Thursday, May 31, 2007
Lightroom Lights Up
After a lengthy public beta and considerable time and thought in development, Adobe Lightroom arrives. Will the application become your ultimate workflow tool?
The Library Module
If there's one thing photographers do, it's look at images, often a lot of images (they tend to shoot a lot now that “pixels are free”). Lightroom offers a wide variety of ways to look at, organize and manage images—Lightroom's primary function is as an organizer.
From the main view of the Library, you can easily select multiple images and move them into what Lightroom calls the “survey mode.” If your computer display is large enough, you can look at plenty of images. You can rank, label, sort and otherwise evaluate images for selection editing.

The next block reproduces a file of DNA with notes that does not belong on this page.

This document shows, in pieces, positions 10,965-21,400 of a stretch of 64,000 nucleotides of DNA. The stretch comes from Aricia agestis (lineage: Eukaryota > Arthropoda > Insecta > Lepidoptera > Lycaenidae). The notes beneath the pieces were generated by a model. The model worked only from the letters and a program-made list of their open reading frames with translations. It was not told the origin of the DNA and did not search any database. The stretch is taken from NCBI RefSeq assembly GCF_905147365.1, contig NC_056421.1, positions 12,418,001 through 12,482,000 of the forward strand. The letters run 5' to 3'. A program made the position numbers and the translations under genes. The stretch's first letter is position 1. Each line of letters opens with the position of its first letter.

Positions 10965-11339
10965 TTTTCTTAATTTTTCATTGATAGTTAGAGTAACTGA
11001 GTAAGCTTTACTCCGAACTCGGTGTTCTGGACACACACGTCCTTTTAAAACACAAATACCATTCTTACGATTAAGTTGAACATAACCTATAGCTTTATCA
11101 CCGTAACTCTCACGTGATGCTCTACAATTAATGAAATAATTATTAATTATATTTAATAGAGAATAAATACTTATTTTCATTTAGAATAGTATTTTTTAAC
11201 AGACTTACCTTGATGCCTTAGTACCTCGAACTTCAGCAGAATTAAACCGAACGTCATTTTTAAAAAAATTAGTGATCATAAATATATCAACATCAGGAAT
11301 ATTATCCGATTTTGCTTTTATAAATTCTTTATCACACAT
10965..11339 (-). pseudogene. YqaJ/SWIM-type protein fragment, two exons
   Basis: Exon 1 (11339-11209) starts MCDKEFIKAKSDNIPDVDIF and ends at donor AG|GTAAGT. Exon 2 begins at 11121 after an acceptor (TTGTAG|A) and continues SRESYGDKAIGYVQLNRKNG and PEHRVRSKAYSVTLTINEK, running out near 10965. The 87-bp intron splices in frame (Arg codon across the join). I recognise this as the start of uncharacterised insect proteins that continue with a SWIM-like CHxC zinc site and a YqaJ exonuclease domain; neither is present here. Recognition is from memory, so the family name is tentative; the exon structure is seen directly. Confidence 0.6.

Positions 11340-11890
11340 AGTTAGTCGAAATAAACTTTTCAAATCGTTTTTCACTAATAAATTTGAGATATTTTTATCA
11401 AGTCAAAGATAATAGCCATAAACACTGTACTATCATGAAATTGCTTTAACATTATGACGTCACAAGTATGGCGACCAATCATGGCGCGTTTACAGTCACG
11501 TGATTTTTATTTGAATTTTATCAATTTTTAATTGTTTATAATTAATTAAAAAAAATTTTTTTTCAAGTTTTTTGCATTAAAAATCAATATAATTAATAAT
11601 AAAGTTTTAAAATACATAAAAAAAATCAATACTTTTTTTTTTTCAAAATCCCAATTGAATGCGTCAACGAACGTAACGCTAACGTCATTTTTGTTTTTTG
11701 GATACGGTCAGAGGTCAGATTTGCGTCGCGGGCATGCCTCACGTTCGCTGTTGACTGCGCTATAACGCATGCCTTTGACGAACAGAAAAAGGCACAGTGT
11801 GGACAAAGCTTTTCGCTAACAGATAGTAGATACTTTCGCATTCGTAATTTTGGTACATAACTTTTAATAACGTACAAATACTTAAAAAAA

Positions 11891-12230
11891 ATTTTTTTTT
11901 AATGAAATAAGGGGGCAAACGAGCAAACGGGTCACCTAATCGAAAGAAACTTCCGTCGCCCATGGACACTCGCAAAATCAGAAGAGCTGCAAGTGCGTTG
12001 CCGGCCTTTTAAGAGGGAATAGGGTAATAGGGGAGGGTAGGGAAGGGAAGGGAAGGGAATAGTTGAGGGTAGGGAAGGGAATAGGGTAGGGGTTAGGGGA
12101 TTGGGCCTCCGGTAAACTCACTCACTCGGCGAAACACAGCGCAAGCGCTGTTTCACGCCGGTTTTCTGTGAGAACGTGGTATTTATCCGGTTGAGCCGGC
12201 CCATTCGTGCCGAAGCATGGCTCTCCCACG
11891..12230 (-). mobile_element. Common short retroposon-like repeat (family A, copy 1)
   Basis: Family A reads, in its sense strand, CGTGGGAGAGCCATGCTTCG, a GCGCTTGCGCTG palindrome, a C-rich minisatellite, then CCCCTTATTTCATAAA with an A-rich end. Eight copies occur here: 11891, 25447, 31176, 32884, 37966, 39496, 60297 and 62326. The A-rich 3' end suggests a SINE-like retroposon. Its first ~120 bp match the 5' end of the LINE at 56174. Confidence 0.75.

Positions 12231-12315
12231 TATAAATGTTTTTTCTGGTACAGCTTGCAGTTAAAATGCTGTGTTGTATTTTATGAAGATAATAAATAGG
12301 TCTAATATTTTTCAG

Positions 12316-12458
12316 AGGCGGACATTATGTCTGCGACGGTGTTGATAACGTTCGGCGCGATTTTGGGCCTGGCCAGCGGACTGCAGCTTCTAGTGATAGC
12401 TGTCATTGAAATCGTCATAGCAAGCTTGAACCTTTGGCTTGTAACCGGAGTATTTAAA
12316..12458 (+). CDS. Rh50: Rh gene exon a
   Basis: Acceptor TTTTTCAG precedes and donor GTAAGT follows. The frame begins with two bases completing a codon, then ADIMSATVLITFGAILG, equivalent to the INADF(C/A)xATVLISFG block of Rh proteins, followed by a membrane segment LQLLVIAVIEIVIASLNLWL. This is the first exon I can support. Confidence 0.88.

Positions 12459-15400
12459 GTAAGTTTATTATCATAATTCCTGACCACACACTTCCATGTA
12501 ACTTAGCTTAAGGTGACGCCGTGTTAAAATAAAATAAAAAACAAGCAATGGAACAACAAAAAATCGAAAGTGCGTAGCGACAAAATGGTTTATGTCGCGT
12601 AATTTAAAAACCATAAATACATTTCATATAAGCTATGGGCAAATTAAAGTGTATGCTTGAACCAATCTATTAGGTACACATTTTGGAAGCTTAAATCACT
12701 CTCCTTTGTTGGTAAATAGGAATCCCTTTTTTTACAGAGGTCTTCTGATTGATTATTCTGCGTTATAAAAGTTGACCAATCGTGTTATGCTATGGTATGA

In the two-up compare mode, you can even zoom in with locked zoom and pan to help select images and check for sharpness. In fact, you can zoom in up to 11:1—an engineer's joke, loosely referring to This Is Spinal Tap, the movie's reference to the volume going up to 11. Eleven isn't all that useful, but it's there if you need it. I tend to look at images at 1:1, 1:2 and 1:4 for gauging how they will print. You can toggle between two preset display modes: Fit or Fill and 1:1 or a custom zoom. You also can zoom via the keyboard using Command (Control for Windows) + and -.
Preferences under the View menu allow the user to select his or her specific views while in Library and Loupe modes. The user can choose from a long list of what info will be displayed and how it will be displayed. At the bottom of the Library is the Toolbar that provides further viewing, sorting and filtering options.
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